4. How does your work allow you to work across disciplines?

Every discipline should require reliable editions of its seminal texts as well as an understanding of the technologies of texts and publishing. I have endeavoured (and will continue) to promote the idea that the well-crafted edition is central to life of every discipline. The principles of textual editing should be occupy a place in all humanities programs. Similarly, in terms of my digital studies, the very empirical nature of technology, digital publishing and computer programming requires a familiarity with subjects such as philosophical logic and mathematical models. For example, one would be remiss in creating a digital edition without thinking through ahead of time what one’s model of a text looks like. That model also needs to adhere to current logical standards of text hierarchies.


5. In your opinion, what are the most important traits of a researcher?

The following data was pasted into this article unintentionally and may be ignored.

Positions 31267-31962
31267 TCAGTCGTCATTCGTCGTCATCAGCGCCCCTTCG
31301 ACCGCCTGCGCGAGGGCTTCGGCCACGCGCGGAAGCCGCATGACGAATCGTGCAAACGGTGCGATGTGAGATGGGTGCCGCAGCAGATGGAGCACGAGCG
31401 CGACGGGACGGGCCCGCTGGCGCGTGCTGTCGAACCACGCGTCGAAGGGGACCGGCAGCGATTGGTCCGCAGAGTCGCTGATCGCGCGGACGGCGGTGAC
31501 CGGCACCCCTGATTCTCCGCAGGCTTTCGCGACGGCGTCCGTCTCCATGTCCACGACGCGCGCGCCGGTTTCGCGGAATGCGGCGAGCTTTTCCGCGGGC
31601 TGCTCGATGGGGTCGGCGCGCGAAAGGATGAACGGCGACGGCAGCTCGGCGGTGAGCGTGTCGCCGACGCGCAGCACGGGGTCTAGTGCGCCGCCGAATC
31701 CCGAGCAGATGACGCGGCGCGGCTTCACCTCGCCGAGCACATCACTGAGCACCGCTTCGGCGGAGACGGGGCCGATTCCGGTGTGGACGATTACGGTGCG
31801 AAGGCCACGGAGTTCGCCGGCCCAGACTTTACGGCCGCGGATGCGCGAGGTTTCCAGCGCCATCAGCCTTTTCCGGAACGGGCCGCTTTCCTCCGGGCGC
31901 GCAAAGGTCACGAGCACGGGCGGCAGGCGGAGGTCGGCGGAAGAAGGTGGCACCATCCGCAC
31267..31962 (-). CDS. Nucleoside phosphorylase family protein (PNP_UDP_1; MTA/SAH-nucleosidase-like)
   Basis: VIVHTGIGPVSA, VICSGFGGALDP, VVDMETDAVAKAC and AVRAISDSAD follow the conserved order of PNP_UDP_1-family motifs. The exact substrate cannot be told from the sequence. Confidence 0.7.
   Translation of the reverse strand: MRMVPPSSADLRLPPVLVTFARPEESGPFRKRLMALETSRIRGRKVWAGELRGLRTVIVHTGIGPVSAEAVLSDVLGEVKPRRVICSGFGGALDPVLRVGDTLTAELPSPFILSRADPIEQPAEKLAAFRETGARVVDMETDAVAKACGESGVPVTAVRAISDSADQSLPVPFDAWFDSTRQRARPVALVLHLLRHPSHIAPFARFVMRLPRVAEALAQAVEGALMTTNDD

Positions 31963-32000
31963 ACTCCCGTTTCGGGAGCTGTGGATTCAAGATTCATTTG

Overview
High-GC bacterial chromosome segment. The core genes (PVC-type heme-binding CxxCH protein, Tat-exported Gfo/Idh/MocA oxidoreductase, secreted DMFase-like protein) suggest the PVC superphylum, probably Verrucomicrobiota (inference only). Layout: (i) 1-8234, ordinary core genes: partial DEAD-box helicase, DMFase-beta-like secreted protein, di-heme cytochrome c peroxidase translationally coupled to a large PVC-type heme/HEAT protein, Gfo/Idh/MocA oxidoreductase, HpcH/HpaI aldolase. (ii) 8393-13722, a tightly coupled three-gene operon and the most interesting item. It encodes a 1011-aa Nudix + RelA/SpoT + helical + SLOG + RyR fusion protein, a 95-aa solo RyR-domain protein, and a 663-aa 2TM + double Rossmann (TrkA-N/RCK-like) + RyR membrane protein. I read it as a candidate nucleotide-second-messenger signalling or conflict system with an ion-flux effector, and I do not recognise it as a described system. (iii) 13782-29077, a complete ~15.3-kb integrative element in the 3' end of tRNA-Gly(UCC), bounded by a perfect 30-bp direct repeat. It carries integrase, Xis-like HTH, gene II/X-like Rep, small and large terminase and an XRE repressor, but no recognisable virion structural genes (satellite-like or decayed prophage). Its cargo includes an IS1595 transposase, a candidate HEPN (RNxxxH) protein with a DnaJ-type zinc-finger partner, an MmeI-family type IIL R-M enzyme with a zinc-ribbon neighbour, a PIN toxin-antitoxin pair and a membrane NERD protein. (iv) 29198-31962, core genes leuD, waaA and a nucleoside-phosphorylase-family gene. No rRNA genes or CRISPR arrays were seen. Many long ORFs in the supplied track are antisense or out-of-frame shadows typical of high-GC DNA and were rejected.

Curiosity, flexibility, humility, and skepticism. I suppose the last two are rather important: trust no one, not even yourself! I love that line in Pope’s Essay on Criticism, “Be silent always when you doubt your sense; / And speak, though sure, with seeming diffidence.” When I was an editor at the Mark Twain Project, you would not believe how many factual mistakes we found in the books of well-regarded authors. Yet, because we admire their prestige we sometimes chose not to double-check their facts while using them for our research. And of course I was also humbled by my own capacity to make mistakes, so I am much more diligent now in checking myself (Pope, again: “with pleasure own your errors past”). Another trait that bears mentioning is a love of the material. Appreciation for the art and the ideas at the basis of one’s research profoundly changes the experience of the work, and the product.